Wednesday, 27 October 2010
Fragility of History
The formation of histories is one such area, and I speak as one who is sensitive to the idiosycracies of the historian's art - the need for primary sources, an rigourous historicity, and so on.
We read about the Concentration and Death Camps like there are books and books of primary sources, like we have a corpus of knowledge that is almost limitless. The opposite is more often the case, none more so that the history surrounding the Belzec Camp in Poland. You may not have heard of it, I hadn't, but 400,000 Jews, Roma and others perished within its fences. Only three - yes 3 (0.00075%) of its population survived that camp and only one person chose to write his testimony. That single solitary testimony is all that we have to priece together the story of Belzec, and one can only shudder at the near completeness with which the Nazis had executed their targets. How slim the margin to losing that history, that story, the witness to nearly half a million lives.
The same was also the case for Flora Mendelowicz who had created an album of pictures taken at the time of the deportations and Aktions to Auschwitz Berkenau. The album is a subtantial primary source which was discovered by wild chance in a pile of confiscated Jewish property by someone recognising a face on an open page by utter chance. A chain of recognition restored that album back to Flora who could complete the narrative after the war had ended. Given the destruction of property, the passage of time, the conditions in which that album languished for so long - it is remarkable and almost inconcievable that it managed to be re-united to its owner, let alone a Jewish owner who survived.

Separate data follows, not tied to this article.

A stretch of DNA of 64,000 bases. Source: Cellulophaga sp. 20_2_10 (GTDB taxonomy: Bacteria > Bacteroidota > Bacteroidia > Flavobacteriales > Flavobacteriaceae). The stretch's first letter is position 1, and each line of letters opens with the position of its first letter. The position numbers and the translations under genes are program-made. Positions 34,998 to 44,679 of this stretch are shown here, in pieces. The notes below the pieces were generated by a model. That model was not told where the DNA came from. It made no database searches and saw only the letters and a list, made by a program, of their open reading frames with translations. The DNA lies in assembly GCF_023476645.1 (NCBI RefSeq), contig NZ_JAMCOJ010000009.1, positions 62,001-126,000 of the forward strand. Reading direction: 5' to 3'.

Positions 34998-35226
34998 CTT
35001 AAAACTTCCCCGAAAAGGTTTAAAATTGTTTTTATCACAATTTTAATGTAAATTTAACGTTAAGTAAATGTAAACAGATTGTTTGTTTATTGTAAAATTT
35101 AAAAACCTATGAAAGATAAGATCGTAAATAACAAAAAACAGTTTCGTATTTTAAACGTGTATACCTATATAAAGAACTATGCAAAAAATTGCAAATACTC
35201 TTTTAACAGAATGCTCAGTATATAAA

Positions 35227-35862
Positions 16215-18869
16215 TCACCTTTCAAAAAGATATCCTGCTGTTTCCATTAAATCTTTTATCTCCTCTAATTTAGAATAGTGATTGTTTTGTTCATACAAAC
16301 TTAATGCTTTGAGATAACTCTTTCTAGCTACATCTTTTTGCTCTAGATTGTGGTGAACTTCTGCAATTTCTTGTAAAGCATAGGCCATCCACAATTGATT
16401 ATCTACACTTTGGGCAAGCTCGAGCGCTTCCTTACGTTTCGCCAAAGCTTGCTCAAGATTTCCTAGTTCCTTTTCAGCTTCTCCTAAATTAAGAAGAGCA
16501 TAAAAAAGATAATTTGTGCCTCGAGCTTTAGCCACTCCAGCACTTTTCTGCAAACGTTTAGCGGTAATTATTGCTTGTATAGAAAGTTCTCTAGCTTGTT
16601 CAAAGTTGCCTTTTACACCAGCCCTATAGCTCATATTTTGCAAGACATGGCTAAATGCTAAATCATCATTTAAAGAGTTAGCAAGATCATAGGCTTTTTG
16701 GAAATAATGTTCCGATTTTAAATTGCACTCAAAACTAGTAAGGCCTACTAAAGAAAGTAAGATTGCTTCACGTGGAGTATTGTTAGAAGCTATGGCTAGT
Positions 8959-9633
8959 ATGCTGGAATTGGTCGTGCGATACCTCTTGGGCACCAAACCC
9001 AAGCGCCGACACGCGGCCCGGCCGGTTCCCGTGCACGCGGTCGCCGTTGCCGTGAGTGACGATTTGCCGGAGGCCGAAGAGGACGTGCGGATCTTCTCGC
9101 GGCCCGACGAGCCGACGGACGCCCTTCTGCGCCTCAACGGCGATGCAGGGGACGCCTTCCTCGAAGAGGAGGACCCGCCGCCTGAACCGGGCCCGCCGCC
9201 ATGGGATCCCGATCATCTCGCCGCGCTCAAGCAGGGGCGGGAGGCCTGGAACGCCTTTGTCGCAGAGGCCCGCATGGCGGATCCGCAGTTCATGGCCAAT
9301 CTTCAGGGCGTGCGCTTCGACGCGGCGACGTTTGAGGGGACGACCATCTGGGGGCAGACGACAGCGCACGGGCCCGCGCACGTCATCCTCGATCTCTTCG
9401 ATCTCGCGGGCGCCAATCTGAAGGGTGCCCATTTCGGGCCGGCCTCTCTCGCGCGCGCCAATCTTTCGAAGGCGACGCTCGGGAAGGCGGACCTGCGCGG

The primary sources of both these events are significant in the extreme, and are central to much that we regard as truth concerning these events - but how easy, how likely is was that neither should have made the light of day. They exceed the limits of needles in haystacks by some distance.